# $2n^2-\lfloor m^b\rfloor=k$ has only finitely many integer solutions

Let $k$ be an nonzero integer and $b>2$ a real. Is it true that there exist only finitely many positive integer pairs $(n,m)$ for which $$2n^2-\lfloor m^b\rfloor=k?$$

I don't know the answer, but I guess it is positive.. To be precise, I think the following may be true:

Conjecture: Let $\alpha,\beta$ be positive integers, $k$ a nonzero integer, and $a,b$ be distinct reals greater than $1$. Then there exist only finitely many positive integer pairs $(n,m)$ for which $$\alpha \lfloor n^a\rfloor-\beta\lfloor m^b\rfloor=k.$$ [It includes, as a special case, this other question (which has a positive answer).]

• This is an interesting question. Where did you encounter it? – abiessu Sep 27 '15 at 1:54
• I was just trying to construct an example related to this MO question mathoverflow.net/questions/219274/… . Anyway, it recalled me a well-known problem related to Mihailescu theorem, that's why I posed it here :) – Paolo Leonetti Sep 27 '15 at 7:59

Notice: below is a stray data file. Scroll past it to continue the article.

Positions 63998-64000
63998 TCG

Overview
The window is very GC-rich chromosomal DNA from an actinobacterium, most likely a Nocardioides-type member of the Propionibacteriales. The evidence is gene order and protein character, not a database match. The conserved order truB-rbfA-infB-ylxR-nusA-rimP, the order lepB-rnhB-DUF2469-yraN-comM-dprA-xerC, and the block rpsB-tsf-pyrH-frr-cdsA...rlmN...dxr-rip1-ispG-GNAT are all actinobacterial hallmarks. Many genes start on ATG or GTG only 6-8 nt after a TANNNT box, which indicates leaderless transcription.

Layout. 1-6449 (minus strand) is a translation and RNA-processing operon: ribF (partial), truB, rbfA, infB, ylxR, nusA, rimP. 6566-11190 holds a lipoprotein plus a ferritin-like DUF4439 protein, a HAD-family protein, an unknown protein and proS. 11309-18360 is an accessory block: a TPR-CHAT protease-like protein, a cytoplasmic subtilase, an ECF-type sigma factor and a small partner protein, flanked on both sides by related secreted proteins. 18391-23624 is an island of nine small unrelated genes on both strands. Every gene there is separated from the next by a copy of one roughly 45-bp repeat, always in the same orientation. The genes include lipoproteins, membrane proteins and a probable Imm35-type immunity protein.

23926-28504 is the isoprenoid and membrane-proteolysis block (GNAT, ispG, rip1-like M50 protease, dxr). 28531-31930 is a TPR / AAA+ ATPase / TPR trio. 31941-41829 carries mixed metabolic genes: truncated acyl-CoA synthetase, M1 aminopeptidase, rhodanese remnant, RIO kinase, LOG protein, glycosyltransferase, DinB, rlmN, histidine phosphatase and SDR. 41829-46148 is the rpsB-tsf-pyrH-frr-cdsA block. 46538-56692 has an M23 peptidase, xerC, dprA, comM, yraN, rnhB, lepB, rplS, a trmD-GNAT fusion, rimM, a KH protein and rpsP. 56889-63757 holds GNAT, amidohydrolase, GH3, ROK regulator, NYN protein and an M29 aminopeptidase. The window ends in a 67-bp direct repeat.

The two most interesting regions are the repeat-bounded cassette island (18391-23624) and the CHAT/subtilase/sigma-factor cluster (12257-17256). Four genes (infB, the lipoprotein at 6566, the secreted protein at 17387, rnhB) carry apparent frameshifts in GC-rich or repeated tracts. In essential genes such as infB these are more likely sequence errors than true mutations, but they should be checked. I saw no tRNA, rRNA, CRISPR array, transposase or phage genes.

## 1 Answer

No, it is not. Start with $2\cdot 1^2-[1^3]=1$ and notice that this equation holds for $b\in I_1$ where $I_1$ is some closed interval starting at $3$. Now suppose that we have already several solutions of $2n^2-[m^b]=1$ with the possibility to take any $b\in I$ in the equations. Notice that the ratio of two consecutive numbers of the kind $2n^2-1$ tends to $1$ when we go to infinity while for any $a<c$ with $a,c\in I$ we have $m^c/m^a\to \infty$ as $m\to\infty$. So, by continuity, for a sufficiently large $m$, we can find $B\in(a,c)$ such that $m^B=2n^2-1$ for some integer $n$. Then we will have $2n^2-[m^b]=1$ for all $b$ in some short closed interval $J\subset I$ starting at $B$. This process will create a nested sequence of closed intervals, and their common point $b$ will be a counterexample to the conjecture.

• Very nice fedja! – Paolo Leonetti Aug 25 '16 at 8:10